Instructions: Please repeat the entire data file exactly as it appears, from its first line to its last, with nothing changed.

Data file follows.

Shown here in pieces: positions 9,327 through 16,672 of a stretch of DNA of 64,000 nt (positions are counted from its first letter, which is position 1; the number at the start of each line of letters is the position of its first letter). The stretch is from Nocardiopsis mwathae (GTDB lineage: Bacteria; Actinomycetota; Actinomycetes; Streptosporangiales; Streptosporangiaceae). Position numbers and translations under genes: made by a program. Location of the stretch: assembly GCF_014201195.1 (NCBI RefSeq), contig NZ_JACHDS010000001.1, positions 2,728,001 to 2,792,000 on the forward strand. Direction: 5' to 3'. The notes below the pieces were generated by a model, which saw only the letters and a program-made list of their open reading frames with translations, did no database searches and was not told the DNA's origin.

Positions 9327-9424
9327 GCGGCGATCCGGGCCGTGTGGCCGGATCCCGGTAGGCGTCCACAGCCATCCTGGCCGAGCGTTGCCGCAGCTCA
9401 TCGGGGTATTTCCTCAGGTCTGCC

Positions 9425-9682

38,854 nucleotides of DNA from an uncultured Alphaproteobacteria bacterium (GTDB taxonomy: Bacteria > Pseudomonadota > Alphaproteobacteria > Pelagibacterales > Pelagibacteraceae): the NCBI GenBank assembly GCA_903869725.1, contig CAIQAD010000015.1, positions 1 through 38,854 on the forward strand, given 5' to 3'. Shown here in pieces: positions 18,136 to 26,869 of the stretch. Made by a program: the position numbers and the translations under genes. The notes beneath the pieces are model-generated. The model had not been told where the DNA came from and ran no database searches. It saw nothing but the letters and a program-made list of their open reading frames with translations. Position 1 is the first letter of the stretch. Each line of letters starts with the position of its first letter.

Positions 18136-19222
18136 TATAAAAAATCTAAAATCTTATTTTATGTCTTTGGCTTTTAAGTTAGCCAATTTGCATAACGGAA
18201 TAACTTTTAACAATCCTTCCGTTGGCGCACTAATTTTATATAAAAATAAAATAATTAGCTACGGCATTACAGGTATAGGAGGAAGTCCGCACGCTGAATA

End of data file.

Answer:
Shown here in pieces: positions 9,327 through 16,672 of a stretch of DNA of 64,000 nt (positions are counted from its first letter, which is position 1; the number at the start of each line of letters is the position of its first letter). The stretch is from Nocardiopsis mwathae (GTDB lineage: Bacteria; Actinomycetota; Actinomycetes; Streptosporangiales; Streptosporangiaceae). Position numbers and translations under genes: made by a program. Location of the stretch: assembly GCF_014201195.1 (NCBI RefSeq), contig NZ_JACHDS010000001.1, positions 2,728,001 to 2,792,000 on the forward strand. Direction: 5' to 3'. The notes below the pieces were generated by a model, which saw only the letters and a program-made list of their open reading frames with translations, did no database searches and was not told the DNA's origin.

Positions 9327-9424
9327 GCGGCGATCCGGGCCGTGTGGCCGGATCCCGGTAGGCGTCCACAGCCATCCTGGCCGAGCGTTGCCGCAGCTCA
9401 TCGGGGTATTTCCTCAGGTCTGCC

Positions 9425-9682

38,854 nucleotides of DNA from an uncultured Alphaproteobacteria bacterium (GTDB taxonomy: Bacteria > Pseudomonadota > Alphaproteobacteria > Pelagibacterales > Pelagibacteraceae): the NCBI GenBank assembly GCA_903869725.1, contig CAIQAD010000015.1, positions 1 through 38,854 on the forward strand, given 5' to 3'. Shown here in pieces: positions 18,136 to 26,869 of the stretch. Made by a program: the position numbers and the translations under genes. The notes beneath the pieces are model-generated. The model had not been told where the DNA came from and ran no database searches. It saw nothing but the letters and a program-made list of their open reading frames with translations. Position 1 is the first letter of the stretch. Each line of letters starts with the position of its first letter.

Positions 18136-19222
18136 TATAAAAAATCTAAAATCTTATTTTATGTCTTTGGCTTTTAAGTTAGCCAATTTGCATAACGGAA
18201 TAACTTTTAACAATCCTTCCGTTGGCGCACTAATTTTATATAAAAATAAAATAATTAGCTACGGCATTACAGGTATAGGAGGAAGTCCGCACGCTGAATA